Error detection is only done on messages, not control sequences,
|Transmission Code||Type of checking|
|no Transparency||Transparency installed and operating||Transparency installed but not operating|
VRC = Vertical Redundancy Checking
This can only be used with ascii
since only 7 bits are used leaving the 8th bit free for parity. this bit is
set to make the number of 1s in each character odd, if an even number of 1s
is detected at the receiver then an error has occured. This is ODD parity (some
other services such as prestel use EVEN parity). VRC can be combined with LRC.
LRC = Longitudinal Redundancy Checking
Beginning from, but not including, the leading SOH or STX character the transmitter
keeps a running sum of each character transmitted, the least significant byte
(or two bytes) are added at the end following an ETB, ETX or ITB.
CRC = Cyclic Redundancy Checking
a more sophisticated form of LRC using Polynomial Division instead of subtraction and using the 16 (or 12) bit remainder as the checksum.
Each message must be acknowleged with an ACK before the next message can be
sent. In the case of a sequence of messages, ACK0 and ACK1 are used alternately
as affirmative replies, this allows a running check to ensure that each reply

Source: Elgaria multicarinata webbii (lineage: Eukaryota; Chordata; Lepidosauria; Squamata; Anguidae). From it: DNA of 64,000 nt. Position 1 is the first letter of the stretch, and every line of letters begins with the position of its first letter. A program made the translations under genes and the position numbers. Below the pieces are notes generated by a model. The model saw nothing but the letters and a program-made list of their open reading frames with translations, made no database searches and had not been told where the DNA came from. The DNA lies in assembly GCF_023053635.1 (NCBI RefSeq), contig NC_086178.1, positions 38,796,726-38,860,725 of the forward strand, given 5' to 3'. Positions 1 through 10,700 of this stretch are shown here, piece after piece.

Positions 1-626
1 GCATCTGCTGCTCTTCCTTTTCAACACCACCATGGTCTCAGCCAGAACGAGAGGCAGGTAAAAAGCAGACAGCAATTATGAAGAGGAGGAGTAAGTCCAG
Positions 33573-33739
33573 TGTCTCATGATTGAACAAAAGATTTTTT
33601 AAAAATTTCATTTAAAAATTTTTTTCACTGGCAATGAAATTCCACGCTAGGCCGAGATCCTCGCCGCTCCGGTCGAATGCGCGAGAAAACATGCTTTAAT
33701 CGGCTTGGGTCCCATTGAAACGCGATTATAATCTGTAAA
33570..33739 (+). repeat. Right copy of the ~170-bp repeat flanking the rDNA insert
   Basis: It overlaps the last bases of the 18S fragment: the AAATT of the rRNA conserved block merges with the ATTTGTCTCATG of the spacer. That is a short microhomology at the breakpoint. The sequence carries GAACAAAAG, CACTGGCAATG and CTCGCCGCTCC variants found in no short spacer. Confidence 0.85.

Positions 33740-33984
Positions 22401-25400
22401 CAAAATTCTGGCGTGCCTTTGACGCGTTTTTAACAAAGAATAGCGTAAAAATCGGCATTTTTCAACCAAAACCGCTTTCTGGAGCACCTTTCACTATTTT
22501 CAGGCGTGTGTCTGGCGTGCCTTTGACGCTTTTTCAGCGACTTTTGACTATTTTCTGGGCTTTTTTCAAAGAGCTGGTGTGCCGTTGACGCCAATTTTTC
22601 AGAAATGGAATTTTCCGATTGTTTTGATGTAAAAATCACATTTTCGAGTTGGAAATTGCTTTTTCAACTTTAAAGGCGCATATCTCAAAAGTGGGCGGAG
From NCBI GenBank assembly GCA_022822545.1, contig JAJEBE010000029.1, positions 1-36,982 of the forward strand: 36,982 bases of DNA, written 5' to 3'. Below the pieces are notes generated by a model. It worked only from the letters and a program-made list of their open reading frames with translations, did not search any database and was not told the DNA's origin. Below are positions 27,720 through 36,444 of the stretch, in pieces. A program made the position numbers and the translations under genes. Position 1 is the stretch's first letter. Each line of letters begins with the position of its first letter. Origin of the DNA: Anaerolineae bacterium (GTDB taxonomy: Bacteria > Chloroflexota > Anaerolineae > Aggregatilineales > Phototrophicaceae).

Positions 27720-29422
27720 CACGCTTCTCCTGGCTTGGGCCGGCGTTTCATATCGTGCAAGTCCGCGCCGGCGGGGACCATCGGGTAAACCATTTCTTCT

corresponds to the immediately proceeding message block. (ACK0 is always used
as the affirmative reply to selection or line bid).
Valid responses to a text message are as follows:
|Valid message with good BCC:||ACK0 or ACK1 or WACK|
|message with bad BCC||NAK|
Limited Conversational Mode (LCM)
This allows text message to be used as an acknowledgement for a text message
in the other direction, a station receiving this form of conversational reply
is not permitted to transmit another conversational reply in response.
Possible effects of line errors
1 - The receiving station detects a bad BCC -
action: receiver sends a NAK to request retransmission.
2 - The receiving station looses character sync
action: the receiving station will not detect the end-of-message, if a
SYN is not detected after a 3 second receive timeout it will abandon
the message and attempt to re-synchronize.
many other combinations of corruptions/complete loss of messages/acks are possible and most (but not all) of these can be corrected by the BCC,timeout and alternating ACK mechanisms.